For Maximum Energy Efficiency, Water is the Natural Choice
Hydronic systems provide the highest possible system efficiency:
• Save 30 percent or more on HVAC energy consumption
• Multiple variable speed components work in unison
• Water is naturally a high-efficiency medium for energy transfer
• Water requires the least horsepower to deliver heat or AC
• Systems custom designed to building and climate requirements
When it comes to minimizing a building’s energy expenses, water always wins. And it does so without compromising safety, comfort or equipment lifecycle. Even the most basic hydronic systems will consistently outperform VRF (variable refrigerant flow) systems by 30 to 40 percent. In other words, hydronics use 30 to 40 percent less energy. This is due to being water-cooled, minimizing the effect of outdoor air, and having higher compressor efficiency in factory sealed refrigerant circuits versus field piping, which reduces system pump horsepower.
With the integration of “green” components, such as geothermal heat pumps, energy recovery or sharing, solar thermal collectors, hydronic system performance provides an even larger gain in efficiency.
One key to a hydronic system’s outstanding efficiency is its ability to transfer heat at a cost substantially lower than other technologies, including VRF and central air systems. The chart below compares the energy used by various systems to distribute heating or cooling capacity throughout a building.
The curves indicate that as the distance increases, so does the cost to provide heating or cooling capacity. Energy is moved around the building in pipe (hydronic) duct (air system) or refrigerant lines (VRF).
Water takes a landslide victory here because of three main factors. A) Its load-carrying capacity (specific heat) is very high. B) The modern circulators used in a hydronic system are more energy efficient than fans (air system) or compressors (VRF). C) The transportation of energy in water does not affect efficiency of the chiller or heat pump as it does the compressor in a VRF system.
Fact: Many VRF system are measured at 50 percent below published energy efficiencies, conservatively. The reason is simple: VRF published ratings are intended to compare equipment against other VRF manufacturers. A real building requires multiple de-rates to the rated efficiency based on actual operation. These include:
Outdoor air temperature, length of refrigerant lines and elevation change between the condensing unit and indoor split, and multiple real world operating differences to prescribed test points. The most common are indoor room temperature when cycling, actual airflow, and constant versus variable room loads. Even oil migration in the refrigerant charge effects efficiency as applied.
When VRF systems are lab tested to find published IEER (Integrated Energy Efficiency Rating), a 12.5 foot separation between the indoor and outdoor unit is used. In a building, there’s likely to be hundreds of feet of copper refrigerant line installed. And we know that for refrigerant, distance is the number one energy hog.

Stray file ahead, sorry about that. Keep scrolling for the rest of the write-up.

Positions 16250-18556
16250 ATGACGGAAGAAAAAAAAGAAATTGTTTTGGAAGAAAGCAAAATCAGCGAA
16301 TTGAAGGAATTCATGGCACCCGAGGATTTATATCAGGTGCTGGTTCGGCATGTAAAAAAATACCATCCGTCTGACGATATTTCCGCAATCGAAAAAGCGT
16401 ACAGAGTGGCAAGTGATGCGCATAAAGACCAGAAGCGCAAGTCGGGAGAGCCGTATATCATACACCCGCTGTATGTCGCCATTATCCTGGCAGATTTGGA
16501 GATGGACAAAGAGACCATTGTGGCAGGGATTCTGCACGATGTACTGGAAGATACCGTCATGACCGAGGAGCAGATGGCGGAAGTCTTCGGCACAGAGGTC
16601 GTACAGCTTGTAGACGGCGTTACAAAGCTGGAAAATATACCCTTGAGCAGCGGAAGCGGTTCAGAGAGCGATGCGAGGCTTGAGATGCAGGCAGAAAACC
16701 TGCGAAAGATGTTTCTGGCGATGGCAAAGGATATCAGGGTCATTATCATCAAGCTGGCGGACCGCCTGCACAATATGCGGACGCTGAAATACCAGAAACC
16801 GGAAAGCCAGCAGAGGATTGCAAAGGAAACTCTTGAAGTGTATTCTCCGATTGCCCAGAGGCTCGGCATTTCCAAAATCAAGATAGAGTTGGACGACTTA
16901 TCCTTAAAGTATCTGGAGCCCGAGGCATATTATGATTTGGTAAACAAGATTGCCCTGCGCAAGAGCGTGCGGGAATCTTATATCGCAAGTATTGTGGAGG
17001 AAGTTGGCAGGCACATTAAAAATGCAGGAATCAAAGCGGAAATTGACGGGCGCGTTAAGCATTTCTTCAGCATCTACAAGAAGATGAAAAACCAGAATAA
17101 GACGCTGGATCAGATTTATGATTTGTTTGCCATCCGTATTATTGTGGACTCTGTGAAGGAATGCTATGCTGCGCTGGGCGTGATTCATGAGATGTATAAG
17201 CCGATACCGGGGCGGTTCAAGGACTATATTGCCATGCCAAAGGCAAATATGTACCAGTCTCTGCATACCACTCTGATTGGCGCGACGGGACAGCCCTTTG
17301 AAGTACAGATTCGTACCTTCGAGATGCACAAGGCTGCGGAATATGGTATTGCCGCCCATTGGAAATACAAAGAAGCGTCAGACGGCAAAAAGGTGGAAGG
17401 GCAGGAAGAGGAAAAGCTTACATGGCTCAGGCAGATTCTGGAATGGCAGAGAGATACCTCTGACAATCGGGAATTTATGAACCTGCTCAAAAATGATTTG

Variable? Water does that…
Proponents of VRF systems are quick to mention the use of variable speed compressors. And yes, under partial-load conditions, that’s a benefit. What is rarely discussed is that any given hydronic system is likely to use numerous “variable” components; a variable-speed pump, chiller, fan coil and a modulating boiler. In effect, these items compound their energy efficiency.
And if that’s not enough, variable water temperature is an even bigger benefit. The ability to alter water temperatures based on outdoor air temperature, room setpoint and type of equipment installed is a huge benefit that only hydronic systems can provide.
Monster trucks and race cars
A monster truck and a Nascar have similar horsepower ratings. Suffice it to say, they’re built for very different purposes, and neither would excel in the other’s arena.
Unlike a VRF system, which is simply sized for part of a building, a hydronic system is adaptable and can be custom tailored to the specific needs of your complete facility and climate; not just heating or cooling but the complete energy consumption profile.
Take, for example, an office building in Houston and a similar facility in Minneapolis. The two have vastly different HVAC requirements. In the case of a VRF installation, both would receive the exact same equipment. We know that VRF systems operate efficiently within a very narrow temperature range. For the bulk of the year, both buildings are subject to temperatures far outside rated efficiency conditions, making for larger than expected utility bills.
In the case of a hydronic system, the designer will have specified each component depending upon that specific climate. The building’s energy consumption will be lower, while occupant comfort will be ideal.
Whether you’re looking for the best way to retrofit a 100-year-old apartment complex or build a Net Zero high-rise, look to a hydronic system as the leading option.
When it comes to efficiency, water always wins. Think hydronic.
For more information, please contact the Hydronic Industry Alliance at (877) 427-6601 or info@HIA-C.org